Freddy Tylicki's case against Graham Gibbons to be heard in court this week
A huge week for racing-related hearings starts on Monday, with opening arguments expected to be made at the High Court as Freddy Tylicki sues Graham Gibbons over the 2016 fall at Kempton that ended his riding career and left him paralysed.
As revealed by the Racing Post in April, Tylicki will seek to persuade a judge that Gibbons owes him damages, having allegedly caused the fall by steering his mount across in front of Tylicki's, who then clipped heels.
With the BHA due to open a hearing on Tuesday into whether Robbie Dunne bullied Bryony Frost, it is a momentous week for anyone interested in the question of what duties are owed by jockeys to each other.
It is believed that Tylicki's is the first case between riders to reach a courtroom for 20 years, since Peter Caldwell sued Adrian Maguire and Mick Fitzgerald for spinal injuries he suffered at Hexham in 1994.
Caldwell was unsuccessful, the judge reportedly describing the incident in question as reflecting "the cut and thrust of serious horseracing" and suggesting that in order for a jockey to win such a case, he would have to prove the responsible rider was guilty of more than a simple error of judgement.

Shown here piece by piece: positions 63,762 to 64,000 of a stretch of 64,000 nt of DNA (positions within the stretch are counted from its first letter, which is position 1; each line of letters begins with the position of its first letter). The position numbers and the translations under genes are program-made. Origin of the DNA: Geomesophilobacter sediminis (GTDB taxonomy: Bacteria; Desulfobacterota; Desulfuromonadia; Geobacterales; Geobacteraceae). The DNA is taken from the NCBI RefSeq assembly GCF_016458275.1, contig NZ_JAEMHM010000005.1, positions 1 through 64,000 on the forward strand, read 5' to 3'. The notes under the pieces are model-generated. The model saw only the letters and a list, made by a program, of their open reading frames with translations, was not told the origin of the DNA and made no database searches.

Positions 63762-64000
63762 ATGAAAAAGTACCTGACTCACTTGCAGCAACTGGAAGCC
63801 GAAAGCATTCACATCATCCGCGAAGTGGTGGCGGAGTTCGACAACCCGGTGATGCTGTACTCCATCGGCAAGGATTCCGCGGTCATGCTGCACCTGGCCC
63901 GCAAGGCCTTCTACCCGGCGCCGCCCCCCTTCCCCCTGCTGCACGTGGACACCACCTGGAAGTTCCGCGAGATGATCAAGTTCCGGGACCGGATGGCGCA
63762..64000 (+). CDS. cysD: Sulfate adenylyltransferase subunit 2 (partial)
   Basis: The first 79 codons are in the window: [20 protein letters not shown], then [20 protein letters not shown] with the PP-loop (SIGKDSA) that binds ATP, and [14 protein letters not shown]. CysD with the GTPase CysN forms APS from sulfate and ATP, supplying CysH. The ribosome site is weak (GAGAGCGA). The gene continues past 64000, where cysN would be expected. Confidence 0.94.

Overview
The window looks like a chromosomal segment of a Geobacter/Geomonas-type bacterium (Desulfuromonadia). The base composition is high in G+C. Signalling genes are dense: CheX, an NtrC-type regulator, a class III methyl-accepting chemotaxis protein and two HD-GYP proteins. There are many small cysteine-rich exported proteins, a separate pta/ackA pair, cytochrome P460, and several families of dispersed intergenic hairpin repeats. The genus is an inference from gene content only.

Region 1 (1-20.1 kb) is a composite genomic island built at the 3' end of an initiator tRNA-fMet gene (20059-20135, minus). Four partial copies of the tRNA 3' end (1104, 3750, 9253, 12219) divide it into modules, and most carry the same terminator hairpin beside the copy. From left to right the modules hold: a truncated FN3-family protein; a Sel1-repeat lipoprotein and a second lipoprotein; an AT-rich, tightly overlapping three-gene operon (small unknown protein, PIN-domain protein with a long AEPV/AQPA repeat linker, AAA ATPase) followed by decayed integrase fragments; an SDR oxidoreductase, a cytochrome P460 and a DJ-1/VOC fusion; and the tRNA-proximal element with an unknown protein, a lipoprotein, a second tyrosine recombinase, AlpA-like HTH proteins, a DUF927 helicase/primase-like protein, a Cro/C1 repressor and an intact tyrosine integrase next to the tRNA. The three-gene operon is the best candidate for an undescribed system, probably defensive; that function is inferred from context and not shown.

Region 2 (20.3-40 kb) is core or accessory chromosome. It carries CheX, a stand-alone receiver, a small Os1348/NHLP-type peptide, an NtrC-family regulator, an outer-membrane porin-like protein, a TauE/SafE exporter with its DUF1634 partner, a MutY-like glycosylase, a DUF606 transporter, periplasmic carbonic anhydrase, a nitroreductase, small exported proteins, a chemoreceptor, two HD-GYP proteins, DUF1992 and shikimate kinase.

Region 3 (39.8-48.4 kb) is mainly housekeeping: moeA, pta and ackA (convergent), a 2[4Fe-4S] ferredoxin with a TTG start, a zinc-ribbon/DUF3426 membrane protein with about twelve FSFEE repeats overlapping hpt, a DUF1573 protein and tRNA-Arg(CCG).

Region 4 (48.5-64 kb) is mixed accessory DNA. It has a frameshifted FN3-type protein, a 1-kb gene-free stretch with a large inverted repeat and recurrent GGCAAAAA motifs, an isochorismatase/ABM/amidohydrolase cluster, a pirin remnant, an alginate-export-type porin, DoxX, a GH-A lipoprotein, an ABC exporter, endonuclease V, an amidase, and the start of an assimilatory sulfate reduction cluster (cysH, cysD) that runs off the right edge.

Documents lodged in court by Tylicki's solicitors claim that Gibbons "rode dangerously and caused serious interference" to Tylicki's mount, Nellie Deen, either deliberately or "by riding in a way that was likely" to endanger the other man's safety.
Tylicki is said to have tried to alert his rival to the imminent danger by shouting: "Gibbo!" in an effort to "discourage him from persisting on his path into the space alongside the rail which was legitimately occupied" by Nellie Deen.
Defence arguments lodged on behalf of Gibbons, who denies liability, state he was unaware of the position of Tylicki's horse on his inside "until around the time at which the horses first made contact" and specifically deny that he caused Madame Butterfly to move into the path of Nellie Deen. Instead, it is claimed that Tylicki "rode his horse forward ... in circumstances in which there was insufficient room between the defendant's horse and the rail for the claimant's horse to be able to travel safely through".
Ryan Moore, three times champion Flat jockey, is expected to be called as an expert witness by Tylicki's side; he did not take part in the Kempton race.
Jim McGrath, a stablemate of Tylicki's at Sky Sports Racing, is also expected to give evidence. The defence are reportedly relying on the expert evidence of Charlie Lane, a steward and former amateur jockey who rode the Fulke Walwyn-trained Columbus to win the Grand Military Gold Cup in 1988.
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